A common theme among sports fans is the idea of the storylines that come out of it.
Another common theme within sports that fans like to follow, especially among different teams in different leagues, is finding similarities.
A similarity at this stage of the early football season no one is talking about? The resurgence of offense and the similarities the change brings among two premier football teams: the LSU Tigers and Dallas Cowboys.
When you look at these teams a year ago, they were coming off solid seasons. LSU came off its first 10-win season since 2013, along with un-hinging the then-undefeated UCF Golden Knights to win a New Year’s Six Fiesta Bowl. The Cowboys, meanwhile, after being 2-3 through five games of the season, won 10 games as well and beat the Seahawks in the Wild Card Game, only to lose in the Divisional Playoffs versus the would-be NFC pennant-winning Los Angeles Rams.
Again, solid seasons. Solid seasons many other teams would gladly take any day of the week. But for teams with as much history and prestige as these two, winning a bowl or playoff game is not enough.
For both, winning championships is the goal. Hoisting trophies. Wearing championship rings. Winning the biggest games on the biggest stage. That is what both are shooting for.
The thing that has prevented them from reaching that goal? Offense. In particular, an explosive air attack.
Let’s look at last season for both teams. Last season, LSU ranked 67thin the entire FBS in passing yards per game with 228.5 yards, while also ranking 95thin passing touchdowns per game, getting slightly over one in the end zone per game through the air. The Cowboys also had issues in the passing department, posting 221.1 yards per game, 23rd in the NFL. The Cowboys also ranked 23rdin the NFL in passing touchdowns, tallying only 22 on the season.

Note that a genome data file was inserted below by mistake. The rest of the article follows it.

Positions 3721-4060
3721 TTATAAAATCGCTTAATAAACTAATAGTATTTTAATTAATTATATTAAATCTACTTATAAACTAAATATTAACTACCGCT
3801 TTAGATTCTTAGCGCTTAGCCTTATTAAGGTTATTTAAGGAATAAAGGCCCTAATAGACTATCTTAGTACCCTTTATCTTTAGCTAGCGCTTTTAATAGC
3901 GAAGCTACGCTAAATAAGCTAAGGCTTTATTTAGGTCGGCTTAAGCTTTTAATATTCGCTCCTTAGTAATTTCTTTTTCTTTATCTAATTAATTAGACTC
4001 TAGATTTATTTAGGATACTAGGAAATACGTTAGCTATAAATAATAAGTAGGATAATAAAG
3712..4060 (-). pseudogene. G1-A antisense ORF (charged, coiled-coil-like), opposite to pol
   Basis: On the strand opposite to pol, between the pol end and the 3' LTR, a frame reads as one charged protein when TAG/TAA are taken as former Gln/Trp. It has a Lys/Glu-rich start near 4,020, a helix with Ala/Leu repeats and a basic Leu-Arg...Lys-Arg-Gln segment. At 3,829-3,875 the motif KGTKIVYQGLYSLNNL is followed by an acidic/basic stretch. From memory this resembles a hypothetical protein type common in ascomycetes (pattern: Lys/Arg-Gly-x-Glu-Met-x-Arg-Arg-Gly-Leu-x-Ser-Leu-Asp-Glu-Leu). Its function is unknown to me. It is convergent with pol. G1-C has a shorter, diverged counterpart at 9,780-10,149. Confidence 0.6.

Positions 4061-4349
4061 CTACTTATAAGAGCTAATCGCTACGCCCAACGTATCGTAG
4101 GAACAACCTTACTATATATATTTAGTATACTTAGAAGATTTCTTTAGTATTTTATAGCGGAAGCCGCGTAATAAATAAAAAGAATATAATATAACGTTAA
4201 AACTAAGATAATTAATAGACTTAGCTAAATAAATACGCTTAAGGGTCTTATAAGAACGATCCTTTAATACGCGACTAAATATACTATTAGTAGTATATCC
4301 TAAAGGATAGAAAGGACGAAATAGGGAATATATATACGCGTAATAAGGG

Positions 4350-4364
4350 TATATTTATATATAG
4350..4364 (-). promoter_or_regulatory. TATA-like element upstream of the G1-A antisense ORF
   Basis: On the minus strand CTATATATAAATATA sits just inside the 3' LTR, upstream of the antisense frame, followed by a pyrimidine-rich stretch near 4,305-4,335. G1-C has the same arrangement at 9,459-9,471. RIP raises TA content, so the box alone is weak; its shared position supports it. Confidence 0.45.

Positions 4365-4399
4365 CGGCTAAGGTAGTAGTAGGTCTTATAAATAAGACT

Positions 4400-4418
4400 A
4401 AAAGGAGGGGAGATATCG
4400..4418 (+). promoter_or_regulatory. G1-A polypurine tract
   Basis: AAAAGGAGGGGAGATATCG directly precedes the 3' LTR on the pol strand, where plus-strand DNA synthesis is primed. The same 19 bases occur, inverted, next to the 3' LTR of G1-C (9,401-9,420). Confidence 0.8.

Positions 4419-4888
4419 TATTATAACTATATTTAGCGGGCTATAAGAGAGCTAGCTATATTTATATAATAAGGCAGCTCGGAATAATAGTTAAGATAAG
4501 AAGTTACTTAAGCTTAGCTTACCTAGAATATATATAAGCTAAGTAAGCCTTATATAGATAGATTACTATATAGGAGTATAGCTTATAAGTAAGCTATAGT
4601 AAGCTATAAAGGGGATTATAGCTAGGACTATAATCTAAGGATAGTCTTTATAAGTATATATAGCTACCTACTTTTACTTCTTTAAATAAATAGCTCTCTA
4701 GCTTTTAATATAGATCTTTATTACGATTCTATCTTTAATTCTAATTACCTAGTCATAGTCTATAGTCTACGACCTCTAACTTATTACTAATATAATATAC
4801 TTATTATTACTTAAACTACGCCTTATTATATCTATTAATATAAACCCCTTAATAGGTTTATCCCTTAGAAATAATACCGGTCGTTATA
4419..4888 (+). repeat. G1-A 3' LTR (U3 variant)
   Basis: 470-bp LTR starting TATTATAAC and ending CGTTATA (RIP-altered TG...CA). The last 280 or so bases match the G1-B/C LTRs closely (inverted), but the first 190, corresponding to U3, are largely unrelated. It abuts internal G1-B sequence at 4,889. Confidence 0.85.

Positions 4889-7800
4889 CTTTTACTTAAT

The similarity is simple at this point. Both teams thrived last season off solid defense and an amazing run game, managing to get by their passing woes by pushing both strengths to their limit. A decent strategy to get to where they got, for sure.
But to get to where they want to go in hoisting the College Football Playoff National Championship Trophy or the Vince Lombardi? You have to be more three-dimensional. Especially in today’s Air raid-oriented offensive schemes throughout the sport.
Enter the next similarity.
In the offseason, both squads made an acquisition to fix this area of need. In January of 2019, the Tigers hired New Orleans Saints assistant Joe Brady as their passing game coordinator and right-hand man to offensive coordinator Steve Ensminger. The Cowboys parted ways with Scott Linehan and made Kellen Moore, the former backup quarterback, the new offensive coordinator after being the quarterbacks coach the season prior.
The results of both hires in regard to passing, through the early part of the season for both teams, has been explosive. For LSU, they rank second in the entire FBS in passing yards per game at 436.3 and tied for sixth in passing touchdowns with 11. LSU, with 1309 passing yards through three games, is the most passing yards for the team through three games to start this season this millennium. Meanwhile, the Cowboys’ passing game ranks third in passing yards per game with 333.0 and tied for second in passing touchdowns with seven. The Cowboys’ 666 yards of offense in the air through the first two games is the most since 2011.
For the similarities, both hires have transformed two ground-oriented offenses into the modern game with more emphasis on dynamic routes for long yardage, deeper throws, and perhaps most significantly, setting up the passing game first to set up the run later.
These are different offenses. Scarier offenses. Offenses that can go toe-to-toe with any team they are facing this season whether in the regular season or potential postseason.
The similarities between the two teams are endless and, to a degree, eerily coincidental. As the season progresses, more similarities could arise.
Sports fans should be here for it.